Workstation Migration Assistant 1.0 RC3 - More improvements are seen in this latest project installment from Dan Cunningham.  I'm sitting on a pretty big post about this and some other GUI-based Workstation Migration Assistant tools.  Hope to get that posted in the near future.

Outlook Attachment Remover - (freeware) - Little Outlook add-in to save and extract attachments. I haven't loaded it on my system yet.  Looks handy, but I have been in the habit of removing and filing attachments to my Outlook messages at work for quite a while now.  Really cuts down on PST file sizes.  Only wish I could find a way to add in a note to the emails which would record the original file-name in the email.  Maybe someone knows a solution?  Related: Outlook Attachment Remover Add-in - Review via gHacks and Windows Tip: Remove Outlook Attachments Without Deleting the Message via Lifehacker.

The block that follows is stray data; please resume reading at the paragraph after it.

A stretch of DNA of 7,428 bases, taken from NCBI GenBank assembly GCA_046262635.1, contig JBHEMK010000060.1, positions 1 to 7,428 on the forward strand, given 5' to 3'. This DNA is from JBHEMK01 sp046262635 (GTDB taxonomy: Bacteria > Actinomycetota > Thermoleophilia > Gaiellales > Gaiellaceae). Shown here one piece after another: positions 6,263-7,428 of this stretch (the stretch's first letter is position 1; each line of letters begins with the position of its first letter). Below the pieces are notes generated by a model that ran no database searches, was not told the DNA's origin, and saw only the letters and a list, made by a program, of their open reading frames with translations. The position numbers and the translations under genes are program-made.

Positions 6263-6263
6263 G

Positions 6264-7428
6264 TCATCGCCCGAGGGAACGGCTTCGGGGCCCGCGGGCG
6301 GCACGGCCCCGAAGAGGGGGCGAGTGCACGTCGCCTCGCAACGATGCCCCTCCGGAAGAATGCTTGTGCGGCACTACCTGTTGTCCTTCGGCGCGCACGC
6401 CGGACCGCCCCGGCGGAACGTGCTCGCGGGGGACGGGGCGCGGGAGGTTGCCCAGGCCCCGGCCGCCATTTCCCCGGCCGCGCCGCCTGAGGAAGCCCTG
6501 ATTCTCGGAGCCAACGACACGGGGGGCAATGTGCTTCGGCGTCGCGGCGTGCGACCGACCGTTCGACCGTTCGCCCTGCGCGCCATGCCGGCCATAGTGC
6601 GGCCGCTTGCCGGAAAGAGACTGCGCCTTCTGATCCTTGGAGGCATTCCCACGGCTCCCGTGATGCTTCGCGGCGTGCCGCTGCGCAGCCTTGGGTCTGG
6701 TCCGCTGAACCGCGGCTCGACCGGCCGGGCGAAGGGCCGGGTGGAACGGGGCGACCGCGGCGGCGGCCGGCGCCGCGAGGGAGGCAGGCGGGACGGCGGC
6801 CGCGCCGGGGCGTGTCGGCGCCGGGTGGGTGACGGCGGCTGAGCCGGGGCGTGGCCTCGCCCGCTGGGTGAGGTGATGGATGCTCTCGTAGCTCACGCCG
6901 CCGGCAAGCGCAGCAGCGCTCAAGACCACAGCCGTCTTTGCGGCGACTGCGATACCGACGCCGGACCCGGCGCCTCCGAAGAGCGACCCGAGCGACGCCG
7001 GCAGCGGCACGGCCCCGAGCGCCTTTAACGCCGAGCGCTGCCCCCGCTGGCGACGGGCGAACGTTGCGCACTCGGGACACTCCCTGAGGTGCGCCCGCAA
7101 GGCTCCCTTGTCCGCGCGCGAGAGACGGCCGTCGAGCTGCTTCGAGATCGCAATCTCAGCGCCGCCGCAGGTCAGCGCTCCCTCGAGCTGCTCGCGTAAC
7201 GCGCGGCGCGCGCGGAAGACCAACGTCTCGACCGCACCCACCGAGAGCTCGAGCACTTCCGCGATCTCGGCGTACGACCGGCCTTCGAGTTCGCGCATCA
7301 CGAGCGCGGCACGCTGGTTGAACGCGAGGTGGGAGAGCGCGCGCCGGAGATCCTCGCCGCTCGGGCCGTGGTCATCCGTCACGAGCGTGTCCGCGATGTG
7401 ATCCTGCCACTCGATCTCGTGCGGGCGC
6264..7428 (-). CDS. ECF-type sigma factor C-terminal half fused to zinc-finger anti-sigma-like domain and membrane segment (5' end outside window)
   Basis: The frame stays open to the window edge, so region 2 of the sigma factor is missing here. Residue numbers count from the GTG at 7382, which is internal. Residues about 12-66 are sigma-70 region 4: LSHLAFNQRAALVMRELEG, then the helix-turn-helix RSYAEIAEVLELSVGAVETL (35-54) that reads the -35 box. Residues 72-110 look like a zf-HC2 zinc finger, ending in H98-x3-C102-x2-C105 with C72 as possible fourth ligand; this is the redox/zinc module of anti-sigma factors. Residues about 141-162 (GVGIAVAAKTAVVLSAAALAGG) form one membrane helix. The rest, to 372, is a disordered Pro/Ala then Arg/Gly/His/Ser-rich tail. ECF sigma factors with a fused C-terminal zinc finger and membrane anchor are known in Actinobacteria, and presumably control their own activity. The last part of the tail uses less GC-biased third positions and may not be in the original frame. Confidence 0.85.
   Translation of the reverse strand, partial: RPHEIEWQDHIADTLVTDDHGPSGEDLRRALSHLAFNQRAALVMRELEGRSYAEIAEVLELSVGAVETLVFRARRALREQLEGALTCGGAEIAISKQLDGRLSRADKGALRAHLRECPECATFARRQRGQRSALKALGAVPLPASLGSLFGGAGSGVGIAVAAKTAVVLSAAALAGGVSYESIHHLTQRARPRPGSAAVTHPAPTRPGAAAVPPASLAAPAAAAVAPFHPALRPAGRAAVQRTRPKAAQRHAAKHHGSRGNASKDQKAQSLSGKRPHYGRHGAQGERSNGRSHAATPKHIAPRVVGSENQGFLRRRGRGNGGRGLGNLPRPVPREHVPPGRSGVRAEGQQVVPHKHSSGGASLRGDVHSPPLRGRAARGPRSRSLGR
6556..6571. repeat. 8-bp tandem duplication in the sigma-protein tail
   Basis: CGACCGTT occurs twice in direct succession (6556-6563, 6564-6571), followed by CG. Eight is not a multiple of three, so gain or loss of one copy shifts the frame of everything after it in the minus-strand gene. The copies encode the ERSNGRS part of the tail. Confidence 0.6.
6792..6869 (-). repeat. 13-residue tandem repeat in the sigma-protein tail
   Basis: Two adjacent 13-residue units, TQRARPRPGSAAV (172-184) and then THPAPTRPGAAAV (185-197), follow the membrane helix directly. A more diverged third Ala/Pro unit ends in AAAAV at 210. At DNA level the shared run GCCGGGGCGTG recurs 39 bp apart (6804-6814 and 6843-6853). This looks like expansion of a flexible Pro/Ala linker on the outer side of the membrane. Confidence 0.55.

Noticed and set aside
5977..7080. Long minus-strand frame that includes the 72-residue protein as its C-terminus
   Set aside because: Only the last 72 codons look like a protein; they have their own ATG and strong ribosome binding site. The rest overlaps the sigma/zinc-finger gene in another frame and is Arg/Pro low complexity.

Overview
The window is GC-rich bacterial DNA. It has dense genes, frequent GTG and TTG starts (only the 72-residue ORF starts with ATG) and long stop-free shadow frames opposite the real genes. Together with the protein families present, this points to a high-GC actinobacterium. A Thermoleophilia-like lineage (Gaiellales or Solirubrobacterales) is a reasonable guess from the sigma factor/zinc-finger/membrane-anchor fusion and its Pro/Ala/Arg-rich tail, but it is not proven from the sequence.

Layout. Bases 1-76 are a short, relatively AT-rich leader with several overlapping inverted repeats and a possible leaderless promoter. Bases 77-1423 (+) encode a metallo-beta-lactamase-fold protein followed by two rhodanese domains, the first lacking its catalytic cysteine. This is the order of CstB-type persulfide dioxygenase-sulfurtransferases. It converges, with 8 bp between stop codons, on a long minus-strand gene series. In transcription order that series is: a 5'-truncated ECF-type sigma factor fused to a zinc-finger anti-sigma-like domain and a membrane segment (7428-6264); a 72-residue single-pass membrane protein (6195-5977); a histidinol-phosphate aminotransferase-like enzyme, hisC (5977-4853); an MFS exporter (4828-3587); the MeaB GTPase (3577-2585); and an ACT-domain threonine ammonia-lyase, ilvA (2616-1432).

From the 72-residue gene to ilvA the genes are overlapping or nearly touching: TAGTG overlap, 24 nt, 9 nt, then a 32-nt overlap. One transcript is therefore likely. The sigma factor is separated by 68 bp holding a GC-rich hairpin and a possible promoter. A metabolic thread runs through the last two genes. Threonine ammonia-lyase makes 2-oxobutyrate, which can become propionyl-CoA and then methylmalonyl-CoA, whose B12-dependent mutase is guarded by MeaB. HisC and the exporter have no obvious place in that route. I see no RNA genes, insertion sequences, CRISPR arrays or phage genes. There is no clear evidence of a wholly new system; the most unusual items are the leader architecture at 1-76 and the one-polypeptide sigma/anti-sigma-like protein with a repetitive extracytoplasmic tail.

Firefox Ponders Suicide - [sarcasm] -Calendar Of Updates.  Basic premise here is that Mozilla might find a way to leverage the pretty massive install base of Firefox to collect (ostensibly "anonyomized" data on surfing habits of its users for statistical outsourcing.  Read also: Mozilla phancies doing a Phorm - The Register and Mozilla Stealth Data Project Could Be Just What The Internet Needs - TechCrunch.  Appears participation would be optional by Mozilla users. Still seems kinda creepy and no word if "opt-in" or "opt-out" will be set by default.  I'm thinking someone will be struck by logic and reason and decide this isn't a good thing for Mozilla to play around with.  Good way to get burned by your fans, even if the "Fire" is in your product's name.